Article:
China deploying missiles in Paracels

AGGRESSIVE TACTIC::IASC fellow Richard Fisher said the deployment on Woody Island was a major military escalation and that Beijing would likely do the same on other reefs

By William Lowther  /  Staff reporter in WASHINGTON, with CNA

Thu, Feb 18, 2016 - Page 1

The Ministry of National Defense is keeping abreast of developments amid reports the Chinese military has deployed an advanced surface-to-air missile system to Woody Island (Yongxing Island, 永興島) in the South China Sea, spokesman Major General David Lo (羅紹和) said yesterday.

The US broadcaster Fox News on Tuesday reported that satellite images from last week appear to show two batteries of eight surface-to-air missile launchers, as well as a radar system, on Woody Island, one of the Paracel Islands (Xisha Islands, 西沙群島).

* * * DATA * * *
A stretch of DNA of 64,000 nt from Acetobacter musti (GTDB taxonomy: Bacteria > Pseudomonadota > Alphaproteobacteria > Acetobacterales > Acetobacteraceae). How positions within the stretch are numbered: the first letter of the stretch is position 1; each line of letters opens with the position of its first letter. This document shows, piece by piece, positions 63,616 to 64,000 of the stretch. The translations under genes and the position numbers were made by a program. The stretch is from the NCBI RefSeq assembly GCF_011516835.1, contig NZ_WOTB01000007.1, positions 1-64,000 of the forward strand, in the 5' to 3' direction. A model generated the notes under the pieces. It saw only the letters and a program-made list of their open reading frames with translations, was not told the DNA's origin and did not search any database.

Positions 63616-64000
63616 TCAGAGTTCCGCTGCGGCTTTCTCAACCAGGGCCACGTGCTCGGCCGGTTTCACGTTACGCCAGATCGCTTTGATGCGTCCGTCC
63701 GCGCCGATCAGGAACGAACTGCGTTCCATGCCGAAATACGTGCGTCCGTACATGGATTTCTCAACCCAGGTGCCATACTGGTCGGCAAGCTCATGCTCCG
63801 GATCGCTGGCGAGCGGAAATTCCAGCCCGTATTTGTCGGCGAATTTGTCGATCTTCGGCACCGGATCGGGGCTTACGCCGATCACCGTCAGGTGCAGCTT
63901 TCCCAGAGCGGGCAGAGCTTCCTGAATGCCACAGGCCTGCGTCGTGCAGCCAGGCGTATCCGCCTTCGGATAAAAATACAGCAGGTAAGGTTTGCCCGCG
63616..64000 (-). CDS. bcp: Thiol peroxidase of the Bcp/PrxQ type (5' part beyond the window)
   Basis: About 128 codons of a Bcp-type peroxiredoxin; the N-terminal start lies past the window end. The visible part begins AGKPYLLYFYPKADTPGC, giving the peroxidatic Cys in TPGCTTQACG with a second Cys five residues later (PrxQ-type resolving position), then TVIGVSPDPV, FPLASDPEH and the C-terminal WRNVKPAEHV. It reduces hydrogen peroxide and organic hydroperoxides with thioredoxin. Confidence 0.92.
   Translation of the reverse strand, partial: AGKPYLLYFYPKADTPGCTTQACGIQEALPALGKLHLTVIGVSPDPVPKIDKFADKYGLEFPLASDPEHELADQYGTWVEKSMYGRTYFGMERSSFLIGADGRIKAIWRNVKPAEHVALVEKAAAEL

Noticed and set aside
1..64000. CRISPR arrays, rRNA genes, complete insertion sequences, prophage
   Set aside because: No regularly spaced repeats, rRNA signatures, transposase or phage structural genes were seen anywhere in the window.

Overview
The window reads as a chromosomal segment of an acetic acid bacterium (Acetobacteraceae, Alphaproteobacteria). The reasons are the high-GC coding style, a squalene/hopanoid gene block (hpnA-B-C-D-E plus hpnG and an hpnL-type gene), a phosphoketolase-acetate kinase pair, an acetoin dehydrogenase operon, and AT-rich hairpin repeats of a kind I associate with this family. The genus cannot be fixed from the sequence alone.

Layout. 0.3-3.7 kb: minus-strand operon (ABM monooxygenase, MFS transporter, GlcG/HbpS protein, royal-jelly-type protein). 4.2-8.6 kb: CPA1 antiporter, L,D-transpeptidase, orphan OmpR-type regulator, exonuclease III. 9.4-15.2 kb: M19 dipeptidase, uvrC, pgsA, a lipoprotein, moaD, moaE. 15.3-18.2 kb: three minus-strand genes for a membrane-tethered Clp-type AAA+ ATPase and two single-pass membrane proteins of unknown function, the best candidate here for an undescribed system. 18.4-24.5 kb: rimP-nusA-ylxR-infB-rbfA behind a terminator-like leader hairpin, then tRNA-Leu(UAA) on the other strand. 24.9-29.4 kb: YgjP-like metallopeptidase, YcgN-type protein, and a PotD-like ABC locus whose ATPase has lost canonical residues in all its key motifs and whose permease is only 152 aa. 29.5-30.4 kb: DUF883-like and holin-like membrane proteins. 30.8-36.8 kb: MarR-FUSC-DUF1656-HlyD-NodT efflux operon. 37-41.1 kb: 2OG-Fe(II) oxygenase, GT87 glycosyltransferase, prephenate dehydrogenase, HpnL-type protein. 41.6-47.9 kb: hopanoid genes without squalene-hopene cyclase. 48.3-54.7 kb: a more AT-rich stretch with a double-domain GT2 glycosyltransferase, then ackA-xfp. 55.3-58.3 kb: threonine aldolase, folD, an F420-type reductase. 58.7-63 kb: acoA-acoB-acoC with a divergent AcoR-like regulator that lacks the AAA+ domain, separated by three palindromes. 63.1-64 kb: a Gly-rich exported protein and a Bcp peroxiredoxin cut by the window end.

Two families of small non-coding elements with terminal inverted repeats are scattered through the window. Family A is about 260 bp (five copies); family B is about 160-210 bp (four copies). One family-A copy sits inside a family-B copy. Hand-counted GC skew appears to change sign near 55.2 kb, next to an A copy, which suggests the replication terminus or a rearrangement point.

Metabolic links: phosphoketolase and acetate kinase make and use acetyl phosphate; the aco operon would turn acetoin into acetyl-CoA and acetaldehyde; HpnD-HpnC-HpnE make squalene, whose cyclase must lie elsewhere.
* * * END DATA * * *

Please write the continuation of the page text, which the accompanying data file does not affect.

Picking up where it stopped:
The Pentagon said the images of the buildup of missiles on the island — obtained from ImageSat International NV — were authentic.

Lo said the ministry has gathered information about the HQ-9 deployment and is closely watching developments.

All parties concerned in the South China Sea dispute should work together for peace and stability in the region, and avoid any unilateral action that could accelerate tension there, he said.

China’s deployment of the missiles on or about Sunday marks a major military escalation in the region and was a clear Chinese slap in the face in response to the US-ASEAN summit held in California on Monday and Tuesday, an expert on Beijing’s military affairs told the Taipei Times.

“It can now be expected that missiles will soon be deployed to Fiery Cross [Yongshu Reef, 永暑礁], Mischief [Meiji Reef, 美濟礁] and Subi reefs [Jhubi Reef, 渚碧礁],” said Richard Fisher, a senior fellow in Asian military affairs at the Alexandria, Virginia-based International Assessment and Strategy Center (IASC). “As it is only 68km away from Subi Reef, the 150 to 200 kilometer range HQ-9 anti-aircraft missile can down any aircraft approaching Taiwan’s Taiping Island [Itu Aba Island, 太平島].”